"The doctor of the future will give no medicine, but will interest his patients in the care of the human frame, in diet and in the cause and prevention of disease."
- Thomas Edison
Rich Murray: PNRI: Malins:
Highly capable IR studies of DNA damage in cancer 3.9.01 rmforall
This approach can quickly and accurately show cancer promoting DNA damage from aspartame, methanol, formaldehyde, MSG, fluoride, pesticides, and toxins in dairy products, using tiny 1 microgram samples of DNA, even from apparently tumor-free tissues. They have already studied the effects of environmental chemicals, estrogens, and hydroxyl radicals, especially in breast, ovarian, and prostate cancers.
Rich Murray Room For All firstname.lastname@example.org
1943 Otowi Road Santa Fe, NM 87505 505-986-9103
The development of an infrared microscope, used in conjunction with advanced computer software, makes it possible to obtain Fourier transform-infrared spectra of micrograms of DNA from biological specimens. Comparisons of statistically transformed spectra are the basis for discriminating between DNA from normal, primary and metastatic tumor tissues and establishing the probability of cancer occurring in apparently healthy tissues. The infrared models are presently being used in conjunction with other cancer predictive models based on DNA structure.
Proc Natl Acad Sci U S A 2000 Nov 7;97(23):12442-5
Single 8-oxo-guanine and 8-oxo-adenine lesions induce marked changes in the backbone structure of a 25-base DNA strand. Malins DC, Polissar NL, Ostrander GK, Vinson MA Molecular Epidemiology Program 206-726-1200 Pacific Northwest Research Institute, 720 Broadway, Seattle, WA 98122, USA. email@example.com Donald C. Malins
Structural changes in a 25-base DNA strand, induced by single 8-oxo-guanine or 8-oxo-adenine substitutions, were shown by using Fourier transform-infrared spectroscopy with multivariate statistics. Pronounced differences were demonstrated between the parent and derivatives with respect to base interactions and changes in the phospho - deoxyribose backbone. The greatest degree of change in the backbone likely occurred immediately adjacent to the 8-oxo group, potentially altering the stereochemistry at a distance. The 8-oxo lesions, formed from reactive oxygen species (e.g., hydroxyl radicals), may appreciably alter the conformational properties of strands at the replication fork, thus affecting the selectivity of polymerases, the proofreading capability of repair enzymes, and the fidelity of the transcriptional machinery. PMID: 11058168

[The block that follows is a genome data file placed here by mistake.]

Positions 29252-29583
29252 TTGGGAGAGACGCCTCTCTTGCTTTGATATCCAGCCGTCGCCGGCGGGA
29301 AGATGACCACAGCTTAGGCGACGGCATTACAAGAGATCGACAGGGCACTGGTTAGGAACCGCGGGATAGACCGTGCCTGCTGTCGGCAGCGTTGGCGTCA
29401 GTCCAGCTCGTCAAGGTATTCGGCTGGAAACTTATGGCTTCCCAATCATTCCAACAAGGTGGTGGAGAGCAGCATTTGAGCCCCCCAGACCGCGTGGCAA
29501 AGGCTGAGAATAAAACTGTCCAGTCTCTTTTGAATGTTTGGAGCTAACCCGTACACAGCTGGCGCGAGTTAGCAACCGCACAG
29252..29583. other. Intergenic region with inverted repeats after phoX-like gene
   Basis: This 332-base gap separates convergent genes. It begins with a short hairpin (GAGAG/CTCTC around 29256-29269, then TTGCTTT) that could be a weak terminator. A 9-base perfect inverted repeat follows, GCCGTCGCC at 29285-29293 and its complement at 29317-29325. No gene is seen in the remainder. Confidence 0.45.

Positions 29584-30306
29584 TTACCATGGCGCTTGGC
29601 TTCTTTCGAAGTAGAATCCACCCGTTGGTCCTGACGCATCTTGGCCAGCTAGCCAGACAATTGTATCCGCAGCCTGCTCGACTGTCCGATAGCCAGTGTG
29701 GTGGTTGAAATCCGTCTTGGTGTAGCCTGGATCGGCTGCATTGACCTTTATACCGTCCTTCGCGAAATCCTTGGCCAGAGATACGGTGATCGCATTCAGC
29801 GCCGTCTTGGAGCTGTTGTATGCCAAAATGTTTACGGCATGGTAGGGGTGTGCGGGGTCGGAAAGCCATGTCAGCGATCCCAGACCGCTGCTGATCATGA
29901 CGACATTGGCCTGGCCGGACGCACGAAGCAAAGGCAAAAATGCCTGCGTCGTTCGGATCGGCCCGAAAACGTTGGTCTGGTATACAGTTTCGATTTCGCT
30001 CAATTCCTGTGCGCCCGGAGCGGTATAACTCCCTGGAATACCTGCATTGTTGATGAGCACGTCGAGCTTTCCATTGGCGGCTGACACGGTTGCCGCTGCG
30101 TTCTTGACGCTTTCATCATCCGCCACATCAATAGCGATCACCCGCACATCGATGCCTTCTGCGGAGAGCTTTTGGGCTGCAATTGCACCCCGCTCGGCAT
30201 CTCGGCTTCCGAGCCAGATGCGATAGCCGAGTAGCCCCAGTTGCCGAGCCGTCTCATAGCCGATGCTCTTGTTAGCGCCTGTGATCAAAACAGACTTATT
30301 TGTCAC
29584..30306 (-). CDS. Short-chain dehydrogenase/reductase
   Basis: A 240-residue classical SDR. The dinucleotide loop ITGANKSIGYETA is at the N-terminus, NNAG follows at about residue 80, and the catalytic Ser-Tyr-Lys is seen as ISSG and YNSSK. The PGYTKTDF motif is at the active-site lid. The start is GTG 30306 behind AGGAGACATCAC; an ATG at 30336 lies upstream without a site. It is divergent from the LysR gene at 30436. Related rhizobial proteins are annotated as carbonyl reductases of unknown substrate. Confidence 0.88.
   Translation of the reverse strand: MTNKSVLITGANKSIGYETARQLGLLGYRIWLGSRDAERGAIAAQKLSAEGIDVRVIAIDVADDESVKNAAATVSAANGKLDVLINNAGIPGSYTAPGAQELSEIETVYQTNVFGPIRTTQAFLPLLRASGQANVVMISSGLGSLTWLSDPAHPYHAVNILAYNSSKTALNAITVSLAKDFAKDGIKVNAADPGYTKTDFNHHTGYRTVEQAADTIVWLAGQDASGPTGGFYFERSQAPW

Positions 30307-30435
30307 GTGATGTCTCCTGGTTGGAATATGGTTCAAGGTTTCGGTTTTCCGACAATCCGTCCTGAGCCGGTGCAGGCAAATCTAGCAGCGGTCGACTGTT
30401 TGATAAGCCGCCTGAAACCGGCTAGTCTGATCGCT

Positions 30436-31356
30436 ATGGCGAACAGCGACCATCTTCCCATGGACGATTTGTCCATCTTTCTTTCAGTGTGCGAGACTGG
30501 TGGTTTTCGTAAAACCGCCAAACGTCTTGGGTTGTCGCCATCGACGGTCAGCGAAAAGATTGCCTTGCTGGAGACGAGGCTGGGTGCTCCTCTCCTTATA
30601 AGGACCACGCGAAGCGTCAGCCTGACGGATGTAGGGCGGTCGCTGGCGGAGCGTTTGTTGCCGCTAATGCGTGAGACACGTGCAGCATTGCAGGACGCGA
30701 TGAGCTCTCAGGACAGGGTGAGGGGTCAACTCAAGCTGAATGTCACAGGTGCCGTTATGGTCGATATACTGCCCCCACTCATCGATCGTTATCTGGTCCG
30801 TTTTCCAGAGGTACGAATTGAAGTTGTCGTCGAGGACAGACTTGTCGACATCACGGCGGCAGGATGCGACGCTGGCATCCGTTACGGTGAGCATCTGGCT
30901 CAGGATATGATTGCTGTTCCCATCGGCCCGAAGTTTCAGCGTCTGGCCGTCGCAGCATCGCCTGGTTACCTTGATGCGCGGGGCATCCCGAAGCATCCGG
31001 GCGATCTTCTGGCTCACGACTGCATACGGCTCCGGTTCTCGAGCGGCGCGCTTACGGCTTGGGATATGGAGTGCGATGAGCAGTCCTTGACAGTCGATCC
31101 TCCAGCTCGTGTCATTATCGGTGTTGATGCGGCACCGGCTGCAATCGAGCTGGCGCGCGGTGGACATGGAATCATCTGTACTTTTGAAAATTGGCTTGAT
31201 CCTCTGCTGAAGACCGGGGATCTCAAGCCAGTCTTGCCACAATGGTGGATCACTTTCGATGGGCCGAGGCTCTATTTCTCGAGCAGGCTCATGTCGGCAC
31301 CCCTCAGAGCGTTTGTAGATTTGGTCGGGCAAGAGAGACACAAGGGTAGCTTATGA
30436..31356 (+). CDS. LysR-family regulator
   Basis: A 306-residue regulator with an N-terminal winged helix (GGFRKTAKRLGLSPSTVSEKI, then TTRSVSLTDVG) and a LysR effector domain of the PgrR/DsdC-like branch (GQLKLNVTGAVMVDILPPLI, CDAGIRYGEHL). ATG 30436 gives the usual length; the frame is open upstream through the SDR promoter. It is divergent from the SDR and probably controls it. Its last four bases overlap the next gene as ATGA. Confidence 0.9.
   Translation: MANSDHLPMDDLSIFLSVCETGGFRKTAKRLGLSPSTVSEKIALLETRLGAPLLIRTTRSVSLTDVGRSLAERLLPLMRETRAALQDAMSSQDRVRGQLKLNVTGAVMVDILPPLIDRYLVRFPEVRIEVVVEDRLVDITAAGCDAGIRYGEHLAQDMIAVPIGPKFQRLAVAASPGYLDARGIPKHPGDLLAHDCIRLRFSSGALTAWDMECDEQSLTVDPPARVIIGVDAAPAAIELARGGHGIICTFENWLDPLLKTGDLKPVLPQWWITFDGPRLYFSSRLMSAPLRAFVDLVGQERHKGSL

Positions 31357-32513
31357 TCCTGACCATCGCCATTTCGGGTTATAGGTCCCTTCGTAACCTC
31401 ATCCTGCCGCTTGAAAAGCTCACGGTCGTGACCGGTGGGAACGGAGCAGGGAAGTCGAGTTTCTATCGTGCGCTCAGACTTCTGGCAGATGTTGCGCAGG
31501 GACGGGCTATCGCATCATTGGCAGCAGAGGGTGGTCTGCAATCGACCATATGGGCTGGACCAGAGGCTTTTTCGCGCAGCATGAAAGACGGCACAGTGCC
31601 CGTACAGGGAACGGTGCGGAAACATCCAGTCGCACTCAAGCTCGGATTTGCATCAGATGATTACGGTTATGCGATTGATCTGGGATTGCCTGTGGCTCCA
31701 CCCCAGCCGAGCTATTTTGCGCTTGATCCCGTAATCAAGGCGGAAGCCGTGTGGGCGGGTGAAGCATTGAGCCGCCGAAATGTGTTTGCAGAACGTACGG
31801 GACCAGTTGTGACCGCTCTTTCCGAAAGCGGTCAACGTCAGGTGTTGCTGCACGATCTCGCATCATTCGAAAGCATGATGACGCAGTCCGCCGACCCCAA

J Natl Cancer Inst Monogr 2000;(27):147-56
Factors critical to the design and execution of epidemiologic studies and description of an innovative technology to follow the progression from normal to cancer tissue. Garcia - Closas M, Hankinson SE, Ho S, Malins DC, Polissar NL, Schaefer SN, Su Y, Vinson MA Environmental Epidemiology Branch, National Cancer Institute, Bethesda, MD, USA.
The results obtained from experimental studies of estrogen carcinogenesis need validation in epidemiologic studies. Such studies present additional challenges, however, because variations in human populations are much greater than those in experimental systems and in animal models. Because epidemiologic studies are often used to evaluate modest differences in risk factors, it is essential to minimize sources of errors and to maximize sensitivity, reproducibility, and specificity. In the first part of this chapter, critical factors in designing and executing epidemiologic studies, as well as the influence of sample collection, processing, and storage on data reliability, are discussed. One of the most important requirements is attaining sufficient statistical power to assess small genetic effects and to evaluate interactions between genetic and environmental factors. The second part of this chapter describes innovative technology, namely, Fourier transform - infrared (FT-IR) spectra of DNA that reveal major structural differences at various stages of the progression from normal to cancer tissue. The structural differences become evident from wavenumber - by - wavenumber statistical comparisons of the mean FT-IR spectra of DNA from normal to cancer tissues. This analysis has allowed distinguishing benign tissues from cancer and metastatic tissues in human breast, prostate, and ovarian cancers. This analysis, which requires less than 1 microg of DNA, is predicted to be used for detecting early cancer-related changes at the level of DNA, rather than at the cellular level. PMID: 10963626